Ann Nieman, director and choreographer of Circa 21's current production of Jesus Christ Superstar, has gathered an amazing group of local and national performers and designers to give Quad City theatre-goers a fabulous opportunity to see a high-quality treatment.
The musical opens with Judas' struggle to understand how the "celebrity" of Christ's ministry meshes with the message Judas heard when he first met Jesus. Judas is tormented and confused, and the rough edge to Craig McEldowney's voice clearly displays these elements to the audience. It's no wonder he's agitated: Judas is constantly plagued by his two tormentors, Andrea Moore and Perry Greene. They are forever in his way, spinning confusion with their dance and blocking certain paths when choices need to be made.
Christ's calm is a stark contrast to Judas's chaos, even though Jesus is fully aware of the suffering he will face. Matthew Ellison does a good job handling the nuances needed for Christ's character as well as performing the difficult vocalizations beautifully. His presence is understated, and that makes his performance all the stronger, as it blends with the intensity of light, sound, music, and dance.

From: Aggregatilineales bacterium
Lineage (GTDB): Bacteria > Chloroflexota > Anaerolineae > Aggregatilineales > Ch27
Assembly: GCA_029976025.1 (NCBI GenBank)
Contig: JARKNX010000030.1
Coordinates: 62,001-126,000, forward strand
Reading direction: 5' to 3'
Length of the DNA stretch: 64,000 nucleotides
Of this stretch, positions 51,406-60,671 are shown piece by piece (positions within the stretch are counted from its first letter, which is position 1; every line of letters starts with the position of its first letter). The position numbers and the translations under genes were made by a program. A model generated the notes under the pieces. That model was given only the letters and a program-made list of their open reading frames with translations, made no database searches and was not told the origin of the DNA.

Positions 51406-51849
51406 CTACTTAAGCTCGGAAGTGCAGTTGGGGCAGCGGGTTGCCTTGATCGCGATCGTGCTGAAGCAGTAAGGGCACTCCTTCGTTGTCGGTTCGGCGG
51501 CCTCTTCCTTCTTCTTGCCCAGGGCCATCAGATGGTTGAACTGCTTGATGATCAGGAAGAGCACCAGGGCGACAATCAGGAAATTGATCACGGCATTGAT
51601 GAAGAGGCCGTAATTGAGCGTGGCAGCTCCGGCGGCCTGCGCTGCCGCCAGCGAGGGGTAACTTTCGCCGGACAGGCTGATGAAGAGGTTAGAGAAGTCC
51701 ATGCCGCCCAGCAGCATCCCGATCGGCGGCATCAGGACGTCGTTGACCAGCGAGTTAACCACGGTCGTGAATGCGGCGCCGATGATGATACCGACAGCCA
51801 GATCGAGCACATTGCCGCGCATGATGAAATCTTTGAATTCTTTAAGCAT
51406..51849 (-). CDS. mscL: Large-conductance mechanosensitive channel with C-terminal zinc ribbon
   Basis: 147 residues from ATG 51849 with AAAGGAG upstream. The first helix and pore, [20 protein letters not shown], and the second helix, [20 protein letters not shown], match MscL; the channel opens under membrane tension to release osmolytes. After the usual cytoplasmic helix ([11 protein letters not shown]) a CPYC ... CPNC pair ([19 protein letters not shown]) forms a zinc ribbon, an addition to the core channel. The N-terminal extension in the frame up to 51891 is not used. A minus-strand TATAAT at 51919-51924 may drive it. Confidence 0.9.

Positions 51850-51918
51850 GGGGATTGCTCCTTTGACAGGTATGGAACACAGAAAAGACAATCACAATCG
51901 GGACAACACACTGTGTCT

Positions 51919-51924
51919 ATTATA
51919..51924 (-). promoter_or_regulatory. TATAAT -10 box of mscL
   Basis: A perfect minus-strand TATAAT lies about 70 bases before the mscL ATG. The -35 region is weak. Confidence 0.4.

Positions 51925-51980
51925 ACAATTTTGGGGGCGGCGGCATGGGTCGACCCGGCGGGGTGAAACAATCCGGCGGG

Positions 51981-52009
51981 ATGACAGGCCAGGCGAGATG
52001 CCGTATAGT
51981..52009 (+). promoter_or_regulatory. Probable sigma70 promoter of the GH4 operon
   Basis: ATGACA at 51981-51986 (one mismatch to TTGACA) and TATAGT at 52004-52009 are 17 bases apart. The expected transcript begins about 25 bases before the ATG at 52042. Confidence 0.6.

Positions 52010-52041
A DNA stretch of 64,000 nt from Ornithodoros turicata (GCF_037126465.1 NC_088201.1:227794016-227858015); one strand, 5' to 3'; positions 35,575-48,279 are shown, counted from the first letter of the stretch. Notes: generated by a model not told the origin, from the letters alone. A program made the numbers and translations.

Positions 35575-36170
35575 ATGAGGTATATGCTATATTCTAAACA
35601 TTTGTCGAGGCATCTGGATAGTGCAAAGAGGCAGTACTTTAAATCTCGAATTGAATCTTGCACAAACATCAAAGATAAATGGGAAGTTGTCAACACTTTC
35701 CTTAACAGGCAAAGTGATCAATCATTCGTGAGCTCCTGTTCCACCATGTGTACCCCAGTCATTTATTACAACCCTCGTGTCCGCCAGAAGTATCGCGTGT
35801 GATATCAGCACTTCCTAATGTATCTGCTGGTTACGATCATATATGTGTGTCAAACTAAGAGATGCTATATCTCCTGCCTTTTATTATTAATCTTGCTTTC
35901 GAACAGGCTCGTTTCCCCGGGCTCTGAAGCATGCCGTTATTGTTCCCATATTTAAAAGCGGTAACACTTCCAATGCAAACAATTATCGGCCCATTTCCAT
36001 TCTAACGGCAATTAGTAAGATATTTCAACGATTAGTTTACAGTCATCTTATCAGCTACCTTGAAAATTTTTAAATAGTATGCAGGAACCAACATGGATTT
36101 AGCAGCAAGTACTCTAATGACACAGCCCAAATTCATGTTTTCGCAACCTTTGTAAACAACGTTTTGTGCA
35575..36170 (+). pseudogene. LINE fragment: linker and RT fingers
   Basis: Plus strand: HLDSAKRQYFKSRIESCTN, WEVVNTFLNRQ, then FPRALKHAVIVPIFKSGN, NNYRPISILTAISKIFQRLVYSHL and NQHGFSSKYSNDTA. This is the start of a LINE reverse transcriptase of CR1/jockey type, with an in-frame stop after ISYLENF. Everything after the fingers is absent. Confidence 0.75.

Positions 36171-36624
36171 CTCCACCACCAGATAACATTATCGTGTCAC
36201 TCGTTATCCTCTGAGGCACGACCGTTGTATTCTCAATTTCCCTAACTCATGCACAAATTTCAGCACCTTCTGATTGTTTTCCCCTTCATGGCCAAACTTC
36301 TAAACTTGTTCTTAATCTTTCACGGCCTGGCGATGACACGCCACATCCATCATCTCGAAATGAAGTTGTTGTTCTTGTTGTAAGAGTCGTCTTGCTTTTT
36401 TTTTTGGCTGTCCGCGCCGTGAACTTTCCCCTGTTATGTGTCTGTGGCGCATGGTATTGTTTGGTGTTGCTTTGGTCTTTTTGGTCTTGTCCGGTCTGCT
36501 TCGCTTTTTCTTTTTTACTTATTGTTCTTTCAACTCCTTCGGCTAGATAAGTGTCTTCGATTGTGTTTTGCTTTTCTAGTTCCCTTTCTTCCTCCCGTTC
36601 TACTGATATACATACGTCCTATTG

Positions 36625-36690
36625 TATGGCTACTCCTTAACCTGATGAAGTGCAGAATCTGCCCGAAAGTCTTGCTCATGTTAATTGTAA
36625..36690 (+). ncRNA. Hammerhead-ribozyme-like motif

One of the most controversial characters in Jesus Christ Superstar is Mary Magdalene; her relationship with Jesus, in Webber's and Rice's musical, has been open for debate. Mary Jo Curry gives her portrayal sensitivity and class, and her interpretations of "Everything's Alright" and "I Don't Know How to Love Him" are two highlights of the show.
There are also three standout performances beyond the leads. David Lewis, as Pilate, has enough regal aura to make the audience feel that it's sitting in a king's court. John Saunders, recently seen as an Elvis impersonator in Circa's production of Discovering Elvis, takes Herod to new heights. And last but not least is Larry Allen Coke as Caiaphas; I couldn't tell if his vocal performance was electronically enhanced, but nonetheless his Coke is fabulous.
Jesus Christ Superstar is a packed musical, and it can easily become a nightmare production in which each designer goes in a different direction, leaving continuity to the wind and the audience wondering what they are watching. But Neiman blends the creative talents of her set, lighting, and costume designers into a cohesive and stimulating visual treat.
Dawn Robin Petrlik has created a set that allows the actors easy movement while giving the audience the opportunity to place the action where they choose. It was easy to see the scenes played out in Jerusalem or an alley spray-painted with graffiti in any major city of the world. Erika Conner's costume design holds flavors of the past and present, while lighting designer Russell A. Thompson highlights the calms and chaos brilliantly. And Nieman's direction and choreography bring all of these elements together into a must-see production.